Kehinde Wiley's Official Portrait of Barack Obama Has Been Revealed

The National Portrait Gallery unveiled portraits—by two black artists—of the former president and first lady Michelle Obama today.

The National Portrait Gallery unveiled the official portraits of former president of the United States Barack Obama and former first lady Michelle Obama in Washington, D.C. today.


This unveiling is historic, to say the least, because the two artists who were commissioned for this honor—Amy Sherald and Nigerian-American artist Kehinde Wiley—are the first black artists to paint official portraits of the first family.

"Working with Kehinde was a great joy, he and his team made it easy," Obama says. "Kehinde, in the tradition of a lot of great artists, actually cared to hear how I thought about it—before doing exactly what he intended to do."

"What we did find is that we had certain things in common. Both of us had American mothers who raised us with extraordinary love and support," Obama notes. "Both of us had African fathers who had been absent from our lives and in some ways our journeys involved searching for them and figuring out what that meant."

Wiley also notes on why he chose to feature flowers that connect with Chicago, Kenya and Hawaii in the portrait, saying:

"When you look at that painting...there's also botanicals that are going on there that nod to his personal story—in a very symbolic way what I'm doing is charting his path on earth through those plants. There's a fight going on between he and the foreground—who gets to be the star of the show? The story? Or the man who inhabits that story?"

Watch Michelle Obama also touch on the impact her portrait will have on young girls of color:

The reactions to the portraits on social media all point to awe—they are indeed stunning.

Former UN Secretary General and Nobel Peace Laureate, Kofi Annan, Has Died

The celebrated Ghanaian humanitarian and the first black African to serve as head of the UN, passed away on Saturday at the age of 80.

Kofi Annan, the seventh UN Secretary General and Nobel Peace Laureate, passed away on Saturday morning following a brief illness. "His wife Nane and their children Ama, Kojo and Nina were by his side during the last days," read a family statement. He was 80.

Annan was the first black African to serve as head of the United Nations, holding the prestigious position from 1997 to 2006. He was lauded for his global humanitarian work, eventually earning Annan and the UN a Nobel Peace Prize in 2001 for "their work for a better organized and more peaceful world."

Annan was head of the UN during the onslaught of the Iraq War, proving to be one of the most challenging global events to occur under his time as Secretary General and one of the most divisive of the early 21st century. "I think the worst moment of course was the Iraq war, which as an organization we couldn't stop—and I really did everything I can to try to see if we can stop it," he said in 2006.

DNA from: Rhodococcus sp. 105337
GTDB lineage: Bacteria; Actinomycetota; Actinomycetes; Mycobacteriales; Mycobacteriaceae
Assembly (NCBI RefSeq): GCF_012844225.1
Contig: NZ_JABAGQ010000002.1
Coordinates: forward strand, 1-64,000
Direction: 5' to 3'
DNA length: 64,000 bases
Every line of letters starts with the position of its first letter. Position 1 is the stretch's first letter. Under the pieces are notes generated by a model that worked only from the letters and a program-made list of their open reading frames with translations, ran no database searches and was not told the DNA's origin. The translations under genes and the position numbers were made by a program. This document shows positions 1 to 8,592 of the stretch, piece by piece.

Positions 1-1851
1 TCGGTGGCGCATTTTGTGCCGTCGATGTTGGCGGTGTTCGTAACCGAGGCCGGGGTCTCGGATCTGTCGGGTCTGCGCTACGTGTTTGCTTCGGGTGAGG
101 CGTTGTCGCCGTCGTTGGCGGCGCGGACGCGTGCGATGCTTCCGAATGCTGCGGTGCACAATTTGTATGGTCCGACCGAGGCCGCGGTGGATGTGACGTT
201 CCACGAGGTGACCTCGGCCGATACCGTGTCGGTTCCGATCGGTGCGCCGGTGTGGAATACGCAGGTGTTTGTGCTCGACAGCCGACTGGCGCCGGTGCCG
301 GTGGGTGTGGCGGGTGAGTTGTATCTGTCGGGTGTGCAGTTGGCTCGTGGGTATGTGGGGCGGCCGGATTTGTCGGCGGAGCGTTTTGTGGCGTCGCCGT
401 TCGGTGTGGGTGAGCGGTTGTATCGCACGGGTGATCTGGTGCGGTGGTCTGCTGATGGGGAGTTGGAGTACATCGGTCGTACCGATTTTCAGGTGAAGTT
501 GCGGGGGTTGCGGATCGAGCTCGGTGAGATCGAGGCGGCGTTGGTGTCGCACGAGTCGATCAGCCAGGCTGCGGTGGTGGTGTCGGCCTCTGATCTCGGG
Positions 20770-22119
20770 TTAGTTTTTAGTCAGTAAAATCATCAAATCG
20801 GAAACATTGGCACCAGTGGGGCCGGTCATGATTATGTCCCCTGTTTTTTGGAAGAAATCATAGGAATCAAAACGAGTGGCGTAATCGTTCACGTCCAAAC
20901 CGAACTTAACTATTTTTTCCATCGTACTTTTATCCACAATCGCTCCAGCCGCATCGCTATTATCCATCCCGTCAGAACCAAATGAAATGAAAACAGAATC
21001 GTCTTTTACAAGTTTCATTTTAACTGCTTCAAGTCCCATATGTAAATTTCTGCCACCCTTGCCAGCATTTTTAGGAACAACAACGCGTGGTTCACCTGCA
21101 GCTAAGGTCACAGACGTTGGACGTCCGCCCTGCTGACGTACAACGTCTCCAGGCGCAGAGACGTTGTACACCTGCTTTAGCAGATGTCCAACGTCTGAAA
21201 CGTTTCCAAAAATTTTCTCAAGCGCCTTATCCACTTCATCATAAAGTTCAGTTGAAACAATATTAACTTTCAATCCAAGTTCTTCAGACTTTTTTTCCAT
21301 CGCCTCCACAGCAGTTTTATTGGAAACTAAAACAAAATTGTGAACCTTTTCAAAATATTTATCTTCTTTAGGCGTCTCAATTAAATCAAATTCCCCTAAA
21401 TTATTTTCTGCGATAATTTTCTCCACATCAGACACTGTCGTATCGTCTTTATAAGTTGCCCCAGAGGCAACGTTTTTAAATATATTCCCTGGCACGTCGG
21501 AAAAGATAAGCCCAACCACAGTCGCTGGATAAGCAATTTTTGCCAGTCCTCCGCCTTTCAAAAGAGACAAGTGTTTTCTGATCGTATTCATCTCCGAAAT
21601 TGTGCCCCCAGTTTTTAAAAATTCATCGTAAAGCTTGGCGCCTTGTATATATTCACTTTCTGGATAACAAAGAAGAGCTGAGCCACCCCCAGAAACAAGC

Annan was also the founder of the Kofi Annan foundation and chairman of The Elders, an international humanitarian organization of global leaders founded by Nelson Mandela.

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Janet Jackson Returns With Afrobeats-Inspired Song & Video 'Made For Now' Featuring Daddy Yankee

The icon's latest is a nod to the sound, fashion and culture of the diaspora.

Ms. Jackson is back.

The iconic artist returns with her first single since the release of her 2015 album Unbreakable, and it's a timely nod to the "made for now" influence of afrobeats fashion, sound and culture.

On "Made For Now," which features Puerto Rican reggaeton titan Daddy Yankee, Janet Jackson does what she's done successfully so many times throughout her decades-long career: provide an infectious, party-worthy tune that's fun and undeniably easy to dance to. "If you're living for the moment, don't stop," Jackson sings atop production which fuses dancehall, reggaeton and afrobeats.

The New York-shot music video is just as lively, filled with eye-catching diasporic influences, from the wax-print ensembles and beads both Janet and her dancers wear to the choreographed afrobeats-tinged dance numbers, which see the dancers hitting the Shoki at one point in the video. The train of dancers travel throughout the streets of Brooklyn, taking over apartment buildings and rooftops with spirited moves.

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You Need to Hear Juls' New Single 'Saa Ara'


New hip-hop and highlife grooves from the celebrated UK-based Ghanaian producer.

By merging the diverse influence of growing up in Accra and East London, Juls has managed to cultivate a hybrid afrobeats style that has set him apart from the rest.

For his latest single, "Saa Ara," he teams up with award-winning rapper Kwesi Arthur and gifted lyricist Akan.

The brilliant fusion of vintage highlife instrumentals and booming hip-hop beats, along with Kwesi Arthur's lively chorus and Akan's fiery delivery gives the song a very spiritual and classical feel.

Soothe your soul this weekend with these tasteful sounds from Juls.

Listen to "Saa Ara" by Juls featuring Kwesi Arthur and Akan below.

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